Japan's Bid for an "Honored" Place in the World
John de Boer (Japan Fellow, Stanford University; Research Associate, GLOCOM)
Last week, at the United Nations General Assembly in New York, the Japanese prime minister Junichiro Koizumi reiterated his belief that, "the time has come to make a historic decision to reform the United Nations and the Security Council in particular." He insisted that Japan has long been seeking an "honored place" in the international community and is convinced that Japan's contribution to "global peace" merits this position.
News reports indicate that Koizumi is hoping to crown his term in office by securing a permanent seat on the exclusive United Nations Security Council and believes that there is no better time than now to make a strong push. He may be right. With the Bush administration under fire for not being able to build an international coalition that is willing to "share the burden" in Iraq, Japan is one of the few that has pledged billions and made a historic decision to send soldiers to support the US occupation. Japan's relationship with the United States has been characterized by the likes of US ambassador to Japan, Howard Baker, as "better than ever." US officialdom has, thus, publicly endorsed Japan's UNSC bid. Japan's push for UN reform has also been boosted by low morale in the UN. The United Nations continues to suffer from a huge loss in prestige and standing in the world, particularly in the US, after having been ripped apart by the power struggles surrounding the invasion of Iraq and the institution is likely eager to regain whatever legitimacy and functionality it had prior to being overrun. Japan is very conscious of this fact as is indicated in the following comments issued by Japan's foreign minister Yoriko Kawaguchi who said, "in order to retrieve the sense of trust that has been hurt by the response to the Iraq issue, there is a need for the UN to further strengthen its role through reform."
Financially speaking, Japan can make a strong case for membership. It currently provides one-fifth of the entire UN budget, second only to the United States. However, there are many who object to its becoming a permanent member and most of those are its neighbors in Asia. China, a permanent member itself, is likely the fiercest opponent along with South Korea. Also, although Russian opposition seems to have died down over the years, there is still a great amount of uneasiness about Japan's membership. Japan hopes to isolate China on the Security Council when a vote comes up regarding reform by securing every other member's endorsement. The US has already pledged to help out and Japan seems to be working closely with France to garner British and Russian votes. This would leave China alone and hopefully powerless to stop the initiative. So as to embolden Japan's bid, Koizumi has also pledged to stand united with his counterparts in Germany, India and Brazil who all hope to secure a seat in 2005. This cohesive stand places more pressure on China to approve.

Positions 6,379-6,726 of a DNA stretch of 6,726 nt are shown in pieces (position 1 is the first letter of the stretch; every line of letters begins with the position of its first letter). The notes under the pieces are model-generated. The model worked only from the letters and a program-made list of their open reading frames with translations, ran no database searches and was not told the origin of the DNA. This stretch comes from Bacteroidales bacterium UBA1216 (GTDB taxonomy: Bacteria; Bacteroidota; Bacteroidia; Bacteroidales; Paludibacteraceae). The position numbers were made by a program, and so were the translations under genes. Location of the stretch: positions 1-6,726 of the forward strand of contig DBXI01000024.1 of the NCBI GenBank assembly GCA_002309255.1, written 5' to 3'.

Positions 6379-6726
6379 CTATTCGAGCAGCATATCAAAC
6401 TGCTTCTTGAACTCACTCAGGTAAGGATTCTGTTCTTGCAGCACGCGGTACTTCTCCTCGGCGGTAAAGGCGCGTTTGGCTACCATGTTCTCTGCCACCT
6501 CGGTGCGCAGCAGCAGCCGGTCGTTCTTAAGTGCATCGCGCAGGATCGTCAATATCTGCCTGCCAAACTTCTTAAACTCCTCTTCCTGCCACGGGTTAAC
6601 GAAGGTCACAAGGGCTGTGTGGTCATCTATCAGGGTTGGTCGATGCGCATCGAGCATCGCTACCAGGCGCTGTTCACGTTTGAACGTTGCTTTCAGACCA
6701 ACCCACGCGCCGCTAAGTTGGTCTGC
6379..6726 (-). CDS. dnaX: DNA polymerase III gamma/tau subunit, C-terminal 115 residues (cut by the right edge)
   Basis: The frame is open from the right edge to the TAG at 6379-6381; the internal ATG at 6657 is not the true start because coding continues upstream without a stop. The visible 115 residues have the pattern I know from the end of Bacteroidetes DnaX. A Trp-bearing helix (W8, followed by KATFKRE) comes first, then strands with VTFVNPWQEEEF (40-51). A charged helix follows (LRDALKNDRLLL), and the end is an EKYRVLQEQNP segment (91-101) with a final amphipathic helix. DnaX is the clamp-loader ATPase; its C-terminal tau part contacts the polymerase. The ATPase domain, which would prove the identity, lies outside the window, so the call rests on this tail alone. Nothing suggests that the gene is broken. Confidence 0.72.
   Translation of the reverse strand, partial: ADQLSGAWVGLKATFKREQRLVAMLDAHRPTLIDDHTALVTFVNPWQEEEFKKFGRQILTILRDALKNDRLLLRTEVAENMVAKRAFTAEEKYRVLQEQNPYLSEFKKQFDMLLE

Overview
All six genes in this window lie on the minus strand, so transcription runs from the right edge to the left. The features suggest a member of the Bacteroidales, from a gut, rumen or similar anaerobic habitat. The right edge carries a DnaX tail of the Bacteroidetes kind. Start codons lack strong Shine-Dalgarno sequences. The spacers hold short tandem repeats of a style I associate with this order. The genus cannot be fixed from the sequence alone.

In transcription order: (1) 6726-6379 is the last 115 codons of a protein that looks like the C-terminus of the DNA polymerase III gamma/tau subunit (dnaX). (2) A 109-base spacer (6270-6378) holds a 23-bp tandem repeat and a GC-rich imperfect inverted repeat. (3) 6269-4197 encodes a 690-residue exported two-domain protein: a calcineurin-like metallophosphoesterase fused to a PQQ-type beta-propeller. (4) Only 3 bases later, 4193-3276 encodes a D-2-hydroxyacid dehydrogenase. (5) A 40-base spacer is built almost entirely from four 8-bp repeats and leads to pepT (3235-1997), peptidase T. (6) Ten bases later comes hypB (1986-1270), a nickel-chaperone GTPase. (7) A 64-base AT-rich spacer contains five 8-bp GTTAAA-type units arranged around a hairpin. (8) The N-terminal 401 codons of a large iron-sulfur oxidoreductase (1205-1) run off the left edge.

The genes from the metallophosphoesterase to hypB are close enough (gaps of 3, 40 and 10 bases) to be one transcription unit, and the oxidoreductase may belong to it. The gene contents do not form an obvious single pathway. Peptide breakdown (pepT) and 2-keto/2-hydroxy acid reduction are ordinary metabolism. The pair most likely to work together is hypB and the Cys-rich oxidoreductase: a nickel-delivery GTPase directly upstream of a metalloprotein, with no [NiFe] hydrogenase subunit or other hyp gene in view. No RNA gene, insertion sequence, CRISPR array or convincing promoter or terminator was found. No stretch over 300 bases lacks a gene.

China has taken a measured response to Japan's latest bid by issuing statements, which support Japan playing a larger international role. Its leaders acknowledge that as the second largest economy in the world, Japan deserves to have a greater say in international affairs. However, China insists that this does not mean that Japan should take a permanent seat on the Council. PRC officials are adamant in that Japan's failure to face up to its wartime atrocities is indicative of the fact that Japan does not deserve an "honored place" in the international community. In this perspective, China is supported by South Korea, North Korea and many countries in Southeast Asia.
The cautious attitude of East and Southeast Asian countries is also reflective of their concern about a re-militarized Japan. Its deployment of troops to Iraq last year and its increasing military cooperation with the United States is spreading the fear that Japan's UNSC membership will mark its reemergence as a "normal" state that is no longer bound by a no-war and no-force constitution. This combined with the lack of remorse and sense of responsibility the government expresses for the crimes against humanity that were systematically committed by Japanese forces throughout Asia during the Fifteen-year war, are sources of serious concern throughout the region. Japan has yet to recognize that what it calls the Nanjing Incident was in fact a massacre where hundreds of thousands of Chinese civilians were murdered and tens of thousands of women were raped. It has yet to apologize for its conducting of biological and chemical weapons testing on Chinese prisoners of war and it has yet to owe up to its forced enslavement of men and women from throughout East Asia prior to and during the Second World War. Considering this record it is difficult to argue that Japan deserves an "honored" place in the world. How can Japan claim to be a country "striving for world peace and prosperity" and command authority in the world if it does not recognize its own crimes?